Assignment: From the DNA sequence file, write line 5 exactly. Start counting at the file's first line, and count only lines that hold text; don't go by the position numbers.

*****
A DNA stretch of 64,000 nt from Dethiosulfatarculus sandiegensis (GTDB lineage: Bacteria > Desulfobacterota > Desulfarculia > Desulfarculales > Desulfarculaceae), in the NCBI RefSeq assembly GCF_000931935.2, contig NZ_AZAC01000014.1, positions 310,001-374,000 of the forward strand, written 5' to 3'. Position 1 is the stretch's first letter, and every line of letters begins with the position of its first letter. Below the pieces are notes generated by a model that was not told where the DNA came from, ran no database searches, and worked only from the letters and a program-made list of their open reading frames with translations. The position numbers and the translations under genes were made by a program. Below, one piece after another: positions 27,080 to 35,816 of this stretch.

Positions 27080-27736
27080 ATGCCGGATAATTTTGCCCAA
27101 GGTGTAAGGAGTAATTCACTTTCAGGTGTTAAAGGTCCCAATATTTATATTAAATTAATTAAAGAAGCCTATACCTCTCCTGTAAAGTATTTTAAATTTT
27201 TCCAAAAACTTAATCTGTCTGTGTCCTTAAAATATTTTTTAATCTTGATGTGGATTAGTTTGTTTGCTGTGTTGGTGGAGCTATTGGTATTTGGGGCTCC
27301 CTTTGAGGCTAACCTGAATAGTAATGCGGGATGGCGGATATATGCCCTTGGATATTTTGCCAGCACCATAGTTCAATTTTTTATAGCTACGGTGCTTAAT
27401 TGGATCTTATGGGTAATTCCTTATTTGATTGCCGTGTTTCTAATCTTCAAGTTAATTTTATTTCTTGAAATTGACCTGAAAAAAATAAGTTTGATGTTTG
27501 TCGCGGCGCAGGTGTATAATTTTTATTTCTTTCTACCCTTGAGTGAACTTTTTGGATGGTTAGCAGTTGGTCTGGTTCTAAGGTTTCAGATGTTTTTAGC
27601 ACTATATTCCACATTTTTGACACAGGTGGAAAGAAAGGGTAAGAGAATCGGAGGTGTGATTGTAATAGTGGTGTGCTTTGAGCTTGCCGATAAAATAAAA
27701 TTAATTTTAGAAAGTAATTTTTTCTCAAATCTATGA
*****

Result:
27201 TCCAAAAACTTAATCTGTCTGTGTCCTTAAAATATTTTTTAATCTTGATGTGGATTAGTTTGTTTGCTGTGTTGGTGGAGCTATTGGTATTTGGGGCTCC